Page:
Bison Capture, Grand Canyon Conservation: A Winning Combination
North Rim Bison: Achieving a delicate balance.
One of the reasons visitors love Grand Canyon is because of the amazing wildlife the park contains. But with one species in particular, there is too much of a good thing: the North Rim bison herd, introduced more than 100 years ago, has become too large for the land to sustain it.
Bison are marvelous creatures, but they are not native to the high-altitude, forested portion of the Kaibab Plateau that contains the North Rim. The herd negatively impacts vegetation, water resources, and even archaeological sites.
The National Park Service is working to reduce the size of the park's bison herd from more than 800 to less than 200 by 2025. These efforts are paying dividends. Since reduction efforts began in 2018, park staff have captured and removed over 200 bison and have transferred 182 to eight Tribal Nations in five states through an agreement with the InterTribal Buffalo Council.
Yet, no consistent funding exists to support this pressing need. Urgent action is required if Grand Canyon National Park is to meet its goal of reducing the bison herd to less than 200 by 2025.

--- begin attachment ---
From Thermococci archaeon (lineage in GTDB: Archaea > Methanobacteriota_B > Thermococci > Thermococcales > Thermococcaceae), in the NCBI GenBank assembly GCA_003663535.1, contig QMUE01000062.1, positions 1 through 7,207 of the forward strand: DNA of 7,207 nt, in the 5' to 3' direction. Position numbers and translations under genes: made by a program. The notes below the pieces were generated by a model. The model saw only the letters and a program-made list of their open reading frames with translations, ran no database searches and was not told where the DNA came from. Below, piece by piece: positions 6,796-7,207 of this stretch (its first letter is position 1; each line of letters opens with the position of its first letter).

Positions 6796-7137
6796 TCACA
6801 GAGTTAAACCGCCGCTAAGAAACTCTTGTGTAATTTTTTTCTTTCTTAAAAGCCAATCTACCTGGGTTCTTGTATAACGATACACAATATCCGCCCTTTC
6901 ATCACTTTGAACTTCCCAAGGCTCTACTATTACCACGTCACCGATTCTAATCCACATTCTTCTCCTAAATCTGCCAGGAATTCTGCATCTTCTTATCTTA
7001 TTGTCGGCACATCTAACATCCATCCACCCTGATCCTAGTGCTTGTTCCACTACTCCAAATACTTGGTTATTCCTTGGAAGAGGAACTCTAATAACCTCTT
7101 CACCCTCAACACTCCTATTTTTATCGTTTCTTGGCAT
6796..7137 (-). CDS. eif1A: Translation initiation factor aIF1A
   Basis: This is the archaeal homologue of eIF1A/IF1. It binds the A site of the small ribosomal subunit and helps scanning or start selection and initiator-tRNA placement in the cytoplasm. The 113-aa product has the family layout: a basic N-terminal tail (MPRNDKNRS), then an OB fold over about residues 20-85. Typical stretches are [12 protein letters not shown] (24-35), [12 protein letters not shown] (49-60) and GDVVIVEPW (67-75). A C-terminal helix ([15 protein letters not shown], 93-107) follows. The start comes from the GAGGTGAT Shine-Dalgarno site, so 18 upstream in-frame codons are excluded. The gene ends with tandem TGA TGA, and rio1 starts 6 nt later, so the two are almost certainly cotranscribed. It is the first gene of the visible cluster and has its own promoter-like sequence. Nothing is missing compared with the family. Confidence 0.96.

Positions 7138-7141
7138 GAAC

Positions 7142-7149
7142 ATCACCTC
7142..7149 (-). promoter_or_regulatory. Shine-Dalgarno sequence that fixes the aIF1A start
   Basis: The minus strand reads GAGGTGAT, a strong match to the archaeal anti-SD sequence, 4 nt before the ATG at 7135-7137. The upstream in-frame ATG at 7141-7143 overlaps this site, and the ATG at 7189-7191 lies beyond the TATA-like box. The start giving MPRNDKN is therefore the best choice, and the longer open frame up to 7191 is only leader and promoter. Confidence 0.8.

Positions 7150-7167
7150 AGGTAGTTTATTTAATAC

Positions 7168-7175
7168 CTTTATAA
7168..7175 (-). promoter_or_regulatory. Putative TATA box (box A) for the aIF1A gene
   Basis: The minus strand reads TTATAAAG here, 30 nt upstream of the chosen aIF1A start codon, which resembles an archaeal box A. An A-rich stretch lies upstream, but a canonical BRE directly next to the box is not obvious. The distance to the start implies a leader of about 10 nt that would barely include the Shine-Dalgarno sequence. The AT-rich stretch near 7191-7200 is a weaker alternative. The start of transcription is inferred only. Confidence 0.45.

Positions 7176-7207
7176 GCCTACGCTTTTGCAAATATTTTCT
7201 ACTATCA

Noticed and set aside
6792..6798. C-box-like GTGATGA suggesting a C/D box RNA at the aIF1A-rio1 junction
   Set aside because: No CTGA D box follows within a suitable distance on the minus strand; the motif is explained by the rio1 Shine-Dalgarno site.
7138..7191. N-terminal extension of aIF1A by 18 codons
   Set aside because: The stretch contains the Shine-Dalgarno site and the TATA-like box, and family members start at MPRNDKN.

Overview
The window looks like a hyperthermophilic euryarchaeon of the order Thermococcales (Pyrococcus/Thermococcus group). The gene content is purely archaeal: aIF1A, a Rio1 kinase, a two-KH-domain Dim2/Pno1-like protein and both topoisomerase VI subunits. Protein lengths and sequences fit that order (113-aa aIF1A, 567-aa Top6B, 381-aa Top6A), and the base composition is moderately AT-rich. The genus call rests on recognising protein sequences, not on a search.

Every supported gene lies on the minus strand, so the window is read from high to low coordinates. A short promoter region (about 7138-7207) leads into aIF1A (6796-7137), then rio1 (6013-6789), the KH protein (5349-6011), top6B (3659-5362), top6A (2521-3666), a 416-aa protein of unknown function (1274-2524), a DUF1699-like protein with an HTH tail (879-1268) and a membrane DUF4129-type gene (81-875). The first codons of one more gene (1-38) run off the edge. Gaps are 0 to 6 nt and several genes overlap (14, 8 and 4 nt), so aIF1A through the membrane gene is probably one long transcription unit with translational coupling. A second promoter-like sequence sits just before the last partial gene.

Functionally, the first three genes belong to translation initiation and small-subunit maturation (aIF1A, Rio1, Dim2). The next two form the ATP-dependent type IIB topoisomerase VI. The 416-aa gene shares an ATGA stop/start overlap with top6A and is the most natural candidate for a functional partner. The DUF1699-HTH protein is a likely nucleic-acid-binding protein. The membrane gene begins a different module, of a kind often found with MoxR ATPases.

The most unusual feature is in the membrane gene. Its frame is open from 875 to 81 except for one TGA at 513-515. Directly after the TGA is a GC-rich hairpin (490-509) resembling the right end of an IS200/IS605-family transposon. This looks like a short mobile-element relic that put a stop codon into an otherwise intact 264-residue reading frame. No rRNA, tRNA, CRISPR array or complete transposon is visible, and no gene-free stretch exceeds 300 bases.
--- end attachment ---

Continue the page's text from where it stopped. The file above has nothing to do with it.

Conservation and culture: How you can help
Your generous gift will:
- Allow park staff, in partnership with the InterTribal Buffalo Council, to reduce the bison herd through annual live captures.
- Enable significant repairs to the bison corral, thus ensuring staff safety and long-term success for live capture efforts.
- Support relocation of North Rim bison to affiliated tribes and tribal lands, an act of great cultural significance.
Ed KeableSuperintendent Grand Canyon National Park
“Bison are among the country's most iconic animals. Supporting this program protects Grand Canyon and provides a great benefit to our tribal partners – and does so in the most humane way possible.”
Grand Canyon National Park
InterTribal Buffalo Council
Grand Canyon Conservancy